Whatever your opinion of Bonnaroo 2016’s headlining lineup may be, you would be hard-pressed to find another festival that managed to book a stronger mid-level and breaking artists tier (the last breath of Superfly before Live Nation twisted its heel into Superfly’s throat), at least when considering other festivals of similar ilk. Without getting caught up in the divisive Live Nation booking practices, seeing bands like Whitney, Sunflower Bean, Luke Bell, Sun Club, Hinds, Bully, and Vulfpeck command (and steal) their respective Bonnaroo stages made for many a watershed moment in each band’s career.
While the aforementioned bands were formidable (and even exceptional) in their sets, there was one such set that had a particularly monumental moment, and that was Margaret Glaspy’s Saturday showing on the Who Stage.
For whatever (unfair) reason people want to place Margaret Glaspy’s music into the “folk-rocker” chick channel - as if such an unintelligible blanket statement equates for due diligence – because she’s seemingly unassuming when not on stage or whatever other closed minded pigeon-holed logic might arise. But that’s simply not the case, as exhibited on her debut LP, Emotions and Math, Glaspy’s cerebral songwriting and meditative-yet-managed stage presence place her in a channel that’s wonderfully indeterminate and unfettered, apart from the increasingly tired roots-revival tropism ascribed to any young woman that happens to play guitar.
Emotions and Math is an excellent debut for any artist, but through the lens of Glaspy, it exemplifies her intercourse between personal discourse and a wellspring of feeling and intuition; there are no wax poetic musings to be found on Emotions and Math. The eponymous album opener recalls associative assurance from a former lover of some sort. In a sense, it explores the periodic moments of borderline co-dependency within a relationship. It features feminist idealism while highlighting incongruous feelings of relational dependence.
One of the early points of contention featured in the record is misunderstanding, a common talking point in most indie-music, sure, but Glaspy manages to provide an aggressive and dismissive demeanor on tracks like “Situation” stating “Call me a rebel / Call me a renegade / Whatever fits the mould you’ve made,” while her guitar work bares tonal depth in creating an air confused tension. Admittedly, it's tough to immediately compare Glaspy’s “sound” and spirit to any other established artist – which is something to aspire toward as an artist, in my opinion – though songs like “Somebody to Anybody” and “Memory Street” recall occasional cadences of Cat Power and bellowing labelmates Alabama Shakes' guitar tones. She’s in good company, but it isn’t a total reverential imitation of influences, a practice that seems to be more and more common amongst the “indie” star(let) crowd.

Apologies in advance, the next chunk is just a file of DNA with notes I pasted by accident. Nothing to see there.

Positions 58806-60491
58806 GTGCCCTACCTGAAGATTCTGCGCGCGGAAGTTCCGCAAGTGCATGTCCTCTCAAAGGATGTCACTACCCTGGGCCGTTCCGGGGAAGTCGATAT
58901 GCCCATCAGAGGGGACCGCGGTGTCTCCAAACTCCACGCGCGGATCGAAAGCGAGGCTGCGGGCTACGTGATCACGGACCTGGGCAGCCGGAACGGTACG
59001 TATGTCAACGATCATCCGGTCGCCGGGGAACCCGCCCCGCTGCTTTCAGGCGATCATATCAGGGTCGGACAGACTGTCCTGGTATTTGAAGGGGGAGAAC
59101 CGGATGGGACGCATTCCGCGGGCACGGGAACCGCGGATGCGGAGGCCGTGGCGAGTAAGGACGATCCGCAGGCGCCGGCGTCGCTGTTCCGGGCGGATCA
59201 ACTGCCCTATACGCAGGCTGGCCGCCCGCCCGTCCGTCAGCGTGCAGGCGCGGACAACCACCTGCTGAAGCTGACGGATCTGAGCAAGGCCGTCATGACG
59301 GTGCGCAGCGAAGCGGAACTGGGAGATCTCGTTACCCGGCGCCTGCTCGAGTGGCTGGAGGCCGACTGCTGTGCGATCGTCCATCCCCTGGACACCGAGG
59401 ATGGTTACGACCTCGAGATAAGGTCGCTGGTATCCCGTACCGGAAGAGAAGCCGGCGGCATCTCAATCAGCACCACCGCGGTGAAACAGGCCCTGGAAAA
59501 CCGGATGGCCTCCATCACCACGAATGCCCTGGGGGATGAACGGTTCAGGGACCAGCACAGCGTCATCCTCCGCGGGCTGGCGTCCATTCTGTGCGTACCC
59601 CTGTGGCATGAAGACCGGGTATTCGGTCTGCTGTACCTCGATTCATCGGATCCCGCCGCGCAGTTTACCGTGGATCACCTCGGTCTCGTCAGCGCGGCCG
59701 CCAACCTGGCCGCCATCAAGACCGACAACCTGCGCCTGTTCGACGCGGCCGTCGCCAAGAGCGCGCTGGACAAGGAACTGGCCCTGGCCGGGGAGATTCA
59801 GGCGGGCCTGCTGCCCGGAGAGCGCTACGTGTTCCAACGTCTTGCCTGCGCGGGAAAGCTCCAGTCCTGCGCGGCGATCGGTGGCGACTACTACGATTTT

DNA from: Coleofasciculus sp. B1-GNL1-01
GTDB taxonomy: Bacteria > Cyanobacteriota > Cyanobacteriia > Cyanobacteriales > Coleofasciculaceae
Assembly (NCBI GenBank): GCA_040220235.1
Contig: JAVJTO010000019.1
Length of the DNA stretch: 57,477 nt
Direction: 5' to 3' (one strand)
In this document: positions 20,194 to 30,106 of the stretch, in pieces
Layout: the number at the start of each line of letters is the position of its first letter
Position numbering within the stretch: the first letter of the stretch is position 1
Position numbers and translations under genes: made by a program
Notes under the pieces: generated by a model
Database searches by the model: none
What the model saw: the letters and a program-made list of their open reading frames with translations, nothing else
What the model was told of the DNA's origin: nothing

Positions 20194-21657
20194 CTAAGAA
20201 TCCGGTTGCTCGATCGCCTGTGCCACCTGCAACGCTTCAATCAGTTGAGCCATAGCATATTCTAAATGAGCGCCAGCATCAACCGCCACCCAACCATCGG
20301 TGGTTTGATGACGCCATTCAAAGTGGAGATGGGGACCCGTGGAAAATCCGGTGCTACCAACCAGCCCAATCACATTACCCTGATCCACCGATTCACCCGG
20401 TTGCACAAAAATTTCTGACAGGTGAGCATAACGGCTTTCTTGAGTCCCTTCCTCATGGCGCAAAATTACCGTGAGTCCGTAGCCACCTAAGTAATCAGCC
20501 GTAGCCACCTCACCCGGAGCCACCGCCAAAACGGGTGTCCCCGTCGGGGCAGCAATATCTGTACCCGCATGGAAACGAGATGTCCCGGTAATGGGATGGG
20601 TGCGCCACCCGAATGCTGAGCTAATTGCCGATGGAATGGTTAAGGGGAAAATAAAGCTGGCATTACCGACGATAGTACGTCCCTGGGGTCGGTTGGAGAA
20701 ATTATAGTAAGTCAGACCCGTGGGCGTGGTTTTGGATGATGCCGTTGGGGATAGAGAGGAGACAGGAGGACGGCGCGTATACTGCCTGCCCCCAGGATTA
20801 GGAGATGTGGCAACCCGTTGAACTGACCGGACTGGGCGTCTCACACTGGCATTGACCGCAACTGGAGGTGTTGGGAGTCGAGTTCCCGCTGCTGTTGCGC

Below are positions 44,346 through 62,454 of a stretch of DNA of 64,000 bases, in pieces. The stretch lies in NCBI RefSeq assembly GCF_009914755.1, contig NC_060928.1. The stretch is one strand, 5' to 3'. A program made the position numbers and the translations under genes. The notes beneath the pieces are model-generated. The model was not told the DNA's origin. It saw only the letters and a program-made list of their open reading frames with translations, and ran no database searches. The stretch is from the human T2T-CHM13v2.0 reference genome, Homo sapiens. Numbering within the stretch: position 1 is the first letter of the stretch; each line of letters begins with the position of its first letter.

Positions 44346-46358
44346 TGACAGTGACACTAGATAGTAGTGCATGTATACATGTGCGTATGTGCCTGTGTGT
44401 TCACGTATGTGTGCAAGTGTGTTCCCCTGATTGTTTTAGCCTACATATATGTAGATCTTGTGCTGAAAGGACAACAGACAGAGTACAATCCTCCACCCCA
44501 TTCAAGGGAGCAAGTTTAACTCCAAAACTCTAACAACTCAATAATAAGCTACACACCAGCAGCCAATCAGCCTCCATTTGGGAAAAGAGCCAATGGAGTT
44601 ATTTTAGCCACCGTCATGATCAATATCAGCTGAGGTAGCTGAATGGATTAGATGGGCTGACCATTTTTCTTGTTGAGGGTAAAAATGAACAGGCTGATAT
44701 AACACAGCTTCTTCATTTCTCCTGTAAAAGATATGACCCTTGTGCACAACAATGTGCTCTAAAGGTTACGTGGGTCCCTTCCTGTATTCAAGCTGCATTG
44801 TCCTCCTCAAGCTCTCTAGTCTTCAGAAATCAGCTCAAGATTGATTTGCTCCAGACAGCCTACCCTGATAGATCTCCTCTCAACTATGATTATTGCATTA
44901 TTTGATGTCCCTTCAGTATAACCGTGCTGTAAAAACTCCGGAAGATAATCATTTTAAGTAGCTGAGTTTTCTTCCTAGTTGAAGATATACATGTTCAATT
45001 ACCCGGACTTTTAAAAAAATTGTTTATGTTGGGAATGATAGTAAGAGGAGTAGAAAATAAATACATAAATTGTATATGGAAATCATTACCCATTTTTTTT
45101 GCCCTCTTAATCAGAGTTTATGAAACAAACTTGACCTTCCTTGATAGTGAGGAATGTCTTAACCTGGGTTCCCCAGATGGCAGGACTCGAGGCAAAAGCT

There are tracks like “Pins and Needles” that manage to meld both Glaspy’s blues and rock opining sensibilities with the existential and relational crises of indie-music – “I don’t want to be on pins and needles around you of all people” – simultaneously developing a unique sense of Glaspy-ness. Then you have songs like “Anthony” that feel like a hardened Regina Spektor track (I realize this could be argued as a contradiction in the previous paragraph, but allow me to explain further) – it narrates an absent reciprocation from the aforementioned “Anthony” as Glaspy prays for the admiration and love of Anthony, only to come up short. It’s a theme all too common amongst many a finicky couple – continuing to stay together when feelings and compassion have so obviously run their respective courses. It's almost like Glaspy’s version of Kanye’s Amber Rose call-out on The Life of Pablo – “She said I took the best years of her life.”
Emotions and Math closes with a decidedly brooding tonality that acts as a slight divergence from the light(ish) feel of the rest of the record. “Love Like This” is arguably the strongest track on the record, examining a former romance that was unceremoniously tossed to the wayside, leaving Glaspy left to her own devices, while her guitar work is at its strongest, with a dark tango feel that flirts with positivity, but almost always maintaining a perpetual sense of “Saudade.” Emotions and Math’s closer is the record’s bluesiest track on the record – which seems fitting for a song titled “Black and Blue” – that highlights a slight sense of narrative neuroticism brought about lifelong misconceptions (aka “black is blue”), thus cementing a full-circle moment in Glaspy’s early career – the thought that a seemingly quiet artist could bring about such unabashed and insightful commentary on typical narrative tomes. With a strong full-length debut like Glaspy’s, it will be likely that her presence will quickly shift from the close-mindedness of those expecting a soft-cooing songstress into the proper ascription worthy of Glaspy’s ability.